STUDENT CAFETERIA AND CLUB ON HIGHER SCHOOL OF MANAGEMENT CAMPUS, ST. PETERSBURG STATE UNIVERSITY

Russia, St. Petersburg, Petrodvortsovy District, 109 Sankt-Peterburgskoe Motorway
Start of design: 2007
End of construction: 2014
Clients: Federal Agency for Education, St. Petersburg State University

Authors of the project:

Architects: N. I. Yawein, P. S. Sokolov, V. A. Romantsev with E. D. Elovkov, P. A. Schlichter

Interior Design: E. Yu. Alyoshina, M. S. Spivak

Structural Engineers: D. P. Kresov, I. N. Lyashko, E. V. Silantyeva, L. V. Shvalova, S. A. Shvedov

Principal Engineer: V. E. Kremlyovsky

Architectural Supervision: G. V. Ivanov, D. Yu. Yaroshevsky

General Contractor: Setl City Investment and Construction Company

The cafeteria and club building—the heart of the social life on campus—lies on the crossroads of the five main routes. This determines the shape of the building and the fact that there are five equally significant entryways. From the lower level, where the dining rooms are, it is possible to go up to the club living-room terraces that spiral around the auditorium, the core of the building, intended for meetings, concerts, etc. This structure gives the space a centripetal dynamic, bringing people closer and closer together. The roof of the building is also governed by the spiral motif, its height gradually increasing towards the centre.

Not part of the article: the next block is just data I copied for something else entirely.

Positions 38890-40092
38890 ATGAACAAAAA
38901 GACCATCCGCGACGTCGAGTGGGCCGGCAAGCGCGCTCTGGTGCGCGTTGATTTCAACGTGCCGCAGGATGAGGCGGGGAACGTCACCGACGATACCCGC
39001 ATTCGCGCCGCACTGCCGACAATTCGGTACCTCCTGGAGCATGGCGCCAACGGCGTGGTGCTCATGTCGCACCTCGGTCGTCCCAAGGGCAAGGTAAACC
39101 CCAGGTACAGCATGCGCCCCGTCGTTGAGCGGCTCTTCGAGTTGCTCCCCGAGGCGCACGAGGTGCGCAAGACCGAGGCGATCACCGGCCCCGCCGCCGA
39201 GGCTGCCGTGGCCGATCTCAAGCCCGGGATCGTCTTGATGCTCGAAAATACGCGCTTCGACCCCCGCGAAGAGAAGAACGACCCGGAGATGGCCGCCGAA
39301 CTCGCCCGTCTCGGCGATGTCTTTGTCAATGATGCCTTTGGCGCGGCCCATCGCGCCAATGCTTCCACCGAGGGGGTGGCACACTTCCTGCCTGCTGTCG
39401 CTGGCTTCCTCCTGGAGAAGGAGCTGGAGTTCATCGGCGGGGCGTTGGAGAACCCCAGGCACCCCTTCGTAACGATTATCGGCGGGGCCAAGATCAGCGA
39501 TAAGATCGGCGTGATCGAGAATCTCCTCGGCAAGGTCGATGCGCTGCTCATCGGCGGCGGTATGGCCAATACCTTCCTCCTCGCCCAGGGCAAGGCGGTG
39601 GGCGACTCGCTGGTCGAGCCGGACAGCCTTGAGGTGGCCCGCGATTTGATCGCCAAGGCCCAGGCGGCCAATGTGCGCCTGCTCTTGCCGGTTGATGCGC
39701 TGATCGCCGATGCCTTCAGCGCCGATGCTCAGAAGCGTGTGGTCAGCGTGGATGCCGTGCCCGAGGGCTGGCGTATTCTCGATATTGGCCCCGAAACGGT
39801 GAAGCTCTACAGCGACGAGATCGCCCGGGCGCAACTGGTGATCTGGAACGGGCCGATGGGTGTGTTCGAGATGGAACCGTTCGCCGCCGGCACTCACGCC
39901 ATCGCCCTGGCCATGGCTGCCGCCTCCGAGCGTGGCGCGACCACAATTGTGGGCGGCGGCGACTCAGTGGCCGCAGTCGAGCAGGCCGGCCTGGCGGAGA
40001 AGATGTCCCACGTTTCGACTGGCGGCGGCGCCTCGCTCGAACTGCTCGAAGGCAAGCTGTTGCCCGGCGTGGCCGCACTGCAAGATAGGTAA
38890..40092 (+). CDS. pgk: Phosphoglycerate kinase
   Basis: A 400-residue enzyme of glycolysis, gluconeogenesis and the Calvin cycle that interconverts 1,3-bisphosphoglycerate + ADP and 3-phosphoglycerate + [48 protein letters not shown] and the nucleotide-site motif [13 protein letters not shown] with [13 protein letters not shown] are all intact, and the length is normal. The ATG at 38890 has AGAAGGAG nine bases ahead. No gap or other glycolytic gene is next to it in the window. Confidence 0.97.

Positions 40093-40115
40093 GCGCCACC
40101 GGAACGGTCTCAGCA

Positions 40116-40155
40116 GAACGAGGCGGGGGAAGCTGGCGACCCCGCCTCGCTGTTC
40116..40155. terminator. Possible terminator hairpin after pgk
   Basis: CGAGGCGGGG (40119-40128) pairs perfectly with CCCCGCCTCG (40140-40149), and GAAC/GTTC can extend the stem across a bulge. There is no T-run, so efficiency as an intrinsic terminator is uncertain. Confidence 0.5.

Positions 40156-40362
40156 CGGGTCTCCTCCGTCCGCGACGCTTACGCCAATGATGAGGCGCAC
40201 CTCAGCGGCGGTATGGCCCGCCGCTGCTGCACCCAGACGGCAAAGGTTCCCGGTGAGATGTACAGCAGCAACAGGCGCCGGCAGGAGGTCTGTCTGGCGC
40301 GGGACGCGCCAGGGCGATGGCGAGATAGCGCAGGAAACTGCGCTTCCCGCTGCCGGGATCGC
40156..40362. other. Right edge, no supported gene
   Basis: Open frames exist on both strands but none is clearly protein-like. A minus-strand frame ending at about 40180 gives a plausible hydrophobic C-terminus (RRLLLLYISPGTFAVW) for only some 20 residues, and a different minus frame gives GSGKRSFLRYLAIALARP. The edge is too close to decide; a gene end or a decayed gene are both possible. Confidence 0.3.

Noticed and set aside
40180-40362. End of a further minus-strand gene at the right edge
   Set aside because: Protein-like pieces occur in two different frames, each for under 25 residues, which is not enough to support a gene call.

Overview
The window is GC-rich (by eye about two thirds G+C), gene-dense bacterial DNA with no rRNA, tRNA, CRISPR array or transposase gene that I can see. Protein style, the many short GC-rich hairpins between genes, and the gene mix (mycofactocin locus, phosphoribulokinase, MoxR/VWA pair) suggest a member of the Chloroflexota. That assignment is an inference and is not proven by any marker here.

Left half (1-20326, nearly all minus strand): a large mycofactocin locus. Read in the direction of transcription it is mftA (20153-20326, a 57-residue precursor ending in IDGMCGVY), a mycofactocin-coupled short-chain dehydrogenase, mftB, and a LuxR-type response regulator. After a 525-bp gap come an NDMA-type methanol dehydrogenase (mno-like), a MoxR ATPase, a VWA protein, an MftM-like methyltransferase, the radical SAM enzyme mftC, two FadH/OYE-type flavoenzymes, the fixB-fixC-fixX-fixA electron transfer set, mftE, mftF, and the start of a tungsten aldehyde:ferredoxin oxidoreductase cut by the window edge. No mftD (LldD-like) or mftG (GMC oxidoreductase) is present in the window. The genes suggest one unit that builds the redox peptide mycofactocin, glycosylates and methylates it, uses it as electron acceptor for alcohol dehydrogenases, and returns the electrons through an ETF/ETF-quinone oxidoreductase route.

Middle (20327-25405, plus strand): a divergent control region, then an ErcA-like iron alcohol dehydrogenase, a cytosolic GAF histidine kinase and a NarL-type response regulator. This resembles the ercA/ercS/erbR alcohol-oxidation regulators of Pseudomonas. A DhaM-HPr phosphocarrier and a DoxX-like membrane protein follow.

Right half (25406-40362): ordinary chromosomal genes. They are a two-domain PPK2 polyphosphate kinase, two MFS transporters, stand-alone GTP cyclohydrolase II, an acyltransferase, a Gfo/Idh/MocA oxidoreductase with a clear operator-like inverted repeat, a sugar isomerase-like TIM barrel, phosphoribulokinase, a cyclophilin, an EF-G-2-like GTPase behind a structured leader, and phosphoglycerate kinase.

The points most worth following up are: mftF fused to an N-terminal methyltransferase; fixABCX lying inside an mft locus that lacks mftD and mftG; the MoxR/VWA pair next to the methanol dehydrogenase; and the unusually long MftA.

“A five-facade stair-step ziggurat (...) seems to be in a continuous state of slight agitation, or in a process of transformation. The play of perspectives—and here each straight line treats the contraction of space in its own unique way, blowing the viewer's mind no less than the good old relativity theory—is supported by the pentagon shape, which also violates the static, and how!—you will not be quite able to grasp what exactly is going on here. And what is actually going on is the tectonic transformation of the controversially agile mausoleum that is the exact opposite of Moscow's static ziggurat designed by Shchusev. Tatlin's tower suggests itself as an obvious point of comparison as the final dominant chord.” (Julia Tarabarina. Ramp to Heaven. http://archi.ru/en/66587/pandus-v-nebo)

Total area: 4 960 sq.m

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